4. On this point learned Counsel referred to Chapman v. Morton (1843) 11 M & W 534. This was an action brought by the plaintiffs who were merchants in Dieppe in France to recover from the defendants merchants in Cambridgeshire in England a sum of money, the price of goods sold and delivered by the plaintiffs to the defendant. The bills of lading had been accepted and negotiated before the arrival of the goods and on arrival the defendant complained that the goods did not come up to sample, but the defendant landed the goods and lodged them in the public granary at the port of Lynn, and informed the plaintiffs that the goods lay there at the risk of the plaintiffs and required the plaintiffs to take the goods back. The plaintiffs replied refusing to take the goods back. The defendant eventually wrote that if the plaintiffs did not take the goods back the defendant would dispose of the goods for the best price he could obtain and would apply the proceeds in part satisfaction of a claim which he made for damages. The plaintiffs did not agree to this and replied that they considered the transaction closed, and demanded payment of the price. After the exchange of these letters the defendant advertised the cargo for sale in his own name and sold it to a third party. The case was tried by jury and was taken to the Court of Exchequer on appeal on the ground that there had been a misdirection. It is observed by the Court of appeal on p. 539:
(Per Lord Abinger, C.B.)--If the defendant intended to renounce the contract, he ought to have given the plaintiffs distinct notice at once that he repudiated the goods, and that on such a day he should sell them by such a person, for the benefit of the plaintiffs. The plaintiffs could then have called upon the auctioneer for the proceeds of the sale. Instead of taking this course, the defendant has exposed himself to the imputation of playing fast and loose; declaring in his letters that he will not accept the goods, but at the same time preventing the plaintiffs from dealing with them as theirs. The safest conclusion I think, for the jury to arrive at was that the defendant, having once adopted the goods as his own, had no longer any power to repudiate them, and therefore retained no right of set off against the price.
5. The judgment then proceeded to consider the question of agency in the circumstances of the case and held that there was no agency under those particular circumstances. Another Lord Baron of Exchequer on p. 541 observed : !
(Per Parke, B)--I admit that it was an equivocal act : there might be circumstances under which he might have disposed of the goods as the agent of the vendor,
and the third Baron observed:
(Per Alder son, B.)--The whole case appears to me to be explicable only on the supposition that the defendant meant to take the goods, and to get the proceeds of the sale in reduction of his damages for the alleged breach of warranty.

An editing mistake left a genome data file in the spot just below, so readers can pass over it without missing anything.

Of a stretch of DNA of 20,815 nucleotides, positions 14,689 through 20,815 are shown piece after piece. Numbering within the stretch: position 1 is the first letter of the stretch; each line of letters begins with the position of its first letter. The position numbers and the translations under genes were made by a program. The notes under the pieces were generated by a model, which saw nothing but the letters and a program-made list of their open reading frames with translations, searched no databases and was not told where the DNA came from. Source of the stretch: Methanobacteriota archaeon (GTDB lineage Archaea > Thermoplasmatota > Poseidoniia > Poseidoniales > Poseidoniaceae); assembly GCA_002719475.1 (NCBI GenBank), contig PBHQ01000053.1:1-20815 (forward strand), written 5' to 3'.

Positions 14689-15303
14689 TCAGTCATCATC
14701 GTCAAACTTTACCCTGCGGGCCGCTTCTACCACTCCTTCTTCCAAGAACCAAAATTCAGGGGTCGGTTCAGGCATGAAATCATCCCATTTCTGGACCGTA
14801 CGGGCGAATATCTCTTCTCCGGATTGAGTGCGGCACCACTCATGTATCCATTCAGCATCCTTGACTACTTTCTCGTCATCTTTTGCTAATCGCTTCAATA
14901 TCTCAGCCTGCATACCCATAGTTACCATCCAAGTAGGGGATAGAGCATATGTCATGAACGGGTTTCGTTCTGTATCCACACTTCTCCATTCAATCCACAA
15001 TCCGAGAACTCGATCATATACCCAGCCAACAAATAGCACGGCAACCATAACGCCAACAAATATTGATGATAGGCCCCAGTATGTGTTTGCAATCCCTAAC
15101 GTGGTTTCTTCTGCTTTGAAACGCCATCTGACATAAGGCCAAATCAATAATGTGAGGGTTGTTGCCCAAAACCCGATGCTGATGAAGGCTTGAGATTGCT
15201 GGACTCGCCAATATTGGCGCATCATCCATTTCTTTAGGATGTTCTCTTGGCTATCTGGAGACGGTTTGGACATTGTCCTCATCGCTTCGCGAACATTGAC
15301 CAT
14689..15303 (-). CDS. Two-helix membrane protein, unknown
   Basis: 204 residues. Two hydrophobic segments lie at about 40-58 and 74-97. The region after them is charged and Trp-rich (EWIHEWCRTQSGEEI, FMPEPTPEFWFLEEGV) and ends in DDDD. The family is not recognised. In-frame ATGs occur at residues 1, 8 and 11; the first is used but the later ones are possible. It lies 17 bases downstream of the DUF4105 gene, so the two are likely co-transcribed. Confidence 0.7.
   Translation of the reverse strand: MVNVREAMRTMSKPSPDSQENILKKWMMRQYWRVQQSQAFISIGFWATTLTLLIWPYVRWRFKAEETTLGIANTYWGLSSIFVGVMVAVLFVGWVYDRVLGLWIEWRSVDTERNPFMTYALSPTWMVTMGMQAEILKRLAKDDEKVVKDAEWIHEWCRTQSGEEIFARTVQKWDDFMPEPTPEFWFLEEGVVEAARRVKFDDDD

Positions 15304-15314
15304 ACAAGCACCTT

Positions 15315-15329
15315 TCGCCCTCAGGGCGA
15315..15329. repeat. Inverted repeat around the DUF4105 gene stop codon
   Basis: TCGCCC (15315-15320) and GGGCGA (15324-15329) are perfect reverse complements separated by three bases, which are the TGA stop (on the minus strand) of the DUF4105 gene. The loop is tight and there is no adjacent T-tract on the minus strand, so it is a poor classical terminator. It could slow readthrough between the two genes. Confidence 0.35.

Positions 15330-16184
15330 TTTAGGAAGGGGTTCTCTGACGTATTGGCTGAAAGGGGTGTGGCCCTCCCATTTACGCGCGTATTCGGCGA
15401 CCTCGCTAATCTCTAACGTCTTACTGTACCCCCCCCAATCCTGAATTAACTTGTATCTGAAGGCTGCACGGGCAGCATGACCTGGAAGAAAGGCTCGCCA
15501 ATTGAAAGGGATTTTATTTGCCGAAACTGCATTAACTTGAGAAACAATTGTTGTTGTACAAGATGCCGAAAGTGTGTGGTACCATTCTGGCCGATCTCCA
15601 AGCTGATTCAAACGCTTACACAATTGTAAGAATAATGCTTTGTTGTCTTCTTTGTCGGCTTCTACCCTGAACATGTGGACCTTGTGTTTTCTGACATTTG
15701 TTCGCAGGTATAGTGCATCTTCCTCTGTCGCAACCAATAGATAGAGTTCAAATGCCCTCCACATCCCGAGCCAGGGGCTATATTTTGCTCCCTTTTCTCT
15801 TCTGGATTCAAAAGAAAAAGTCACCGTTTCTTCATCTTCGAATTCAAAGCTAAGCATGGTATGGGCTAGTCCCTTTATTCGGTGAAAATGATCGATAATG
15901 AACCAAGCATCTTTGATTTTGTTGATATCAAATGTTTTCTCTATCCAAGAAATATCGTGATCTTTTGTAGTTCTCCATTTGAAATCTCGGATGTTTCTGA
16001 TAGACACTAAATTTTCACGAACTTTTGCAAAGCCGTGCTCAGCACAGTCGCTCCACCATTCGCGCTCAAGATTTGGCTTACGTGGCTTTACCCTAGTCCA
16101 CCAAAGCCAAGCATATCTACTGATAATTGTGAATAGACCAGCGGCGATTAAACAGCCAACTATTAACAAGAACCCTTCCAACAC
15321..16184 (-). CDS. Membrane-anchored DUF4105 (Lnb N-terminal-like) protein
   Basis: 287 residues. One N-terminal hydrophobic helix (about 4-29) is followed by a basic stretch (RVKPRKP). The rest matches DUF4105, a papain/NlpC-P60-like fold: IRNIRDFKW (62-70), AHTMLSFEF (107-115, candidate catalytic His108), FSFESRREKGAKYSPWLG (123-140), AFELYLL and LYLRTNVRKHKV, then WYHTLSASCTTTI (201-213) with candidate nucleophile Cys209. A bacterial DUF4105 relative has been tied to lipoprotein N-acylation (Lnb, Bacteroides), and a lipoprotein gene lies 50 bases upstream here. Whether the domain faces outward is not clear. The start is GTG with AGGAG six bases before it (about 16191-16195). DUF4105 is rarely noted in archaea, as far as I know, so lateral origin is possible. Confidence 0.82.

6. We do not think that any particular doctrine of law contained in this ruling which was in a case of an action of debt for goods sold and delivered, can be usefully applied to the present case. In the present case it is found that time was of the essence of the contract, that the contract was that the sugar was to be despatched within three or four days, that it was not despatched until 15th April and 4th May, the contract having been made more than two weeks previously to 15th April. The plaintiff sent the railway receipts of 15th April by post to defendant to Indore and on its arrival on 20th April 1922, the defendant wrote a letter, which has been shown to us, to the plaintiff. In that letter the lower appellate Court correctly states that the defendant stated that Suraj Mai said that the sugar had not been sent for a long time and so would not be taken and that the defendant would treat the contract as cancelled, and that the defendant would keep the sugar on behalf of the plaintiff to be delivered to anyone whom the plaintiff should desire that it' should be delivered.
7. In the ruling in question the plaintiff had sent a reply stating that he considered the contract closed and that the contract must be carried out and the title of goods had passed to the defendant. In the present case the plaintiff sent no reply and gave no directions as to what should be done with the sugar. In the ruling quoted it was held that the defendant by his action prevented the plaintiff from dealing with the' goods as the plaintiff should desire. But in the present case the defendant wrote to the plaintiff offering to dispose of the goods in any way that the plaintiff desired and the plaintiff admittedly did not give any directions to the defendant. The defendant waited a long time until January 1923, that is, for a period of nine months, and it was only then that the defendant sold the sugar and sent the proceeds to the plaintiff after making the' deductions for railway freight and for arhat expenses. We note' that the defendant in his account does not make any charge on account of the sugar remaining in his godown for nine months. The transactions by the defendant cannot be considered unreasonable. It was not until after three years that the plaintiff brought this suit. In any case the plaintiff has not sued for damage's for the action of the defendant in dealing improperly with his sugar. On the contrary the' plaintiff has brought a suit based on a contract for the sale of the sugar, and the Court below has found that the plaintiff failed to carry out the terms of the contract. The suit cannot now in second appeal be changed round to a suit for damages for the wrongful action of the defendant. We consider therefore that the decree of the lower appellate Court is correct and we dismiss this second appeal with costs.